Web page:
Tuesday, June 16, 2009

Pens and Pencils

For all that a computer can do with numbers, there are some things that only pens, paper, and pencils really can capture.

Part of this is the tactile, easily smudged feeling we get from compressed cellulose fibers, ink and graphite. Part of it is surely sentimentality. Perhaps, in the future, when the mind interfaces with computers directly, unencumbered by a clunky, cumbersome keyboard, the future will look back on fingers through the faint film of nostalgia we reserve for broken Crayolas, fat black pencils, and chalk. Perhaps.


Robert Frost once observed that when you translate a poem from one language to another, what you lose is the poetry. Perhaps the same is true when you move from one artistic medium to another: from ink, pencil and paper, in this case, to binary code, and you try to keep the sensations of writing intact. Maybe.

But then how do you explain how it is possible to translate a feeling like love into words, as poets have done for centuries? Isn't it actually a bit harder to move emotions from a living heart into the lifeless structures of art, while preserving their meaning, their essence, than it is going from English to French? Or from paper to numbers? And even if we are successful in preserving some modicum of the original feeling, we lose the evanescence of the experience, the thing that makes any sensation--even sadness--so profoundly precious?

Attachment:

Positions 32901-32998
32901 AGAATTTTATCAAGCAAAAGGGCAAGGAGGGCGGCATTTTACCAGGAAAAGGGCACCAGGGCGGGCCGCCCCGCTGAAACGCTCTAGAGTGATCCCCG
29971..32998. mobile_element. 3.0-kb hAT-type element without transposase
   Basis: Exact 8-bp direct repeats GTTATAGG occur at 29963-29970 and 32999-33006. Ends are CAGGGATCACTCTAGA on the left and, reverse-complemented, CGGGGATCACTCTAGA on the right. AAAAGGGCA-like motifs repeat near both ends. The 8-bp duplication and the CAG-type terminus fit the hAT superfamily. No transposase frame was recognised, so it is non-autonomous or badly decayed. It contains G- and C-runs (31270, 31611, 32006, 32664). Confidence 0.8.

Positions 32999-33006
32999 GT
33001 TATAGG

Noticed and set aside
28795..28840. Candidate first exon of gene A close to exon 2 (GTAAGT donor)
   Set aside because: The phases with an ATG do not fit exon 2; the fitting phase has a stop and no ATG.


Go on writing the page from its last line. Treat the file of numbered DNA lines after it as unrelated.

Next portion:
These questions are too thorny for me this Tuesday. I was up late last night, troubled by the news I received of the recent suicide of a childhood friend in Buffalo, and I had trouble sleeping. He was a handsome, intelligent, sensitive boy, good at algebra. He left a bewildered wife and a son.

When we were in high school, we would lift weights together. I nicknamed him "Josephine Gorilla" because he could do the best gorilla voice. I don't believe we ever drank together, but we did play Dungeons and Dragons, Crater Cruncher, and we would occasionally wrestle.

So, tonight, in Joe's memory, I will simply post a poem and pose the original question about translation--pencils, paper, love, art and life--and leave the answers to you.

A Change

Were you to dip into my diary
Today, you might notice a change—from pen
To pencil: a pointy mechanical
Pencil—a pointed, mechanical change.

It isn’t that I’ve given up entirely
On ballpoints, nibs, the colors black and blue—
Making that indelible impression
Both dictators and poets long to make

In different languages, perhaps, and lives,
A dozen gray centuries hence—oh no.
I am one of those prickly little folks
Susceptible to moods. I change my mind.

A more impermanent world is my province.
I have no nuclear ambitions to disclose—
Unless you count forming a family
I can find in the dark, because they glow.

No, Love is not always victorious.
But, while I possess lead for this pencil,
And your forgiveness for my many faults,
My mistakes will be easier to erase.

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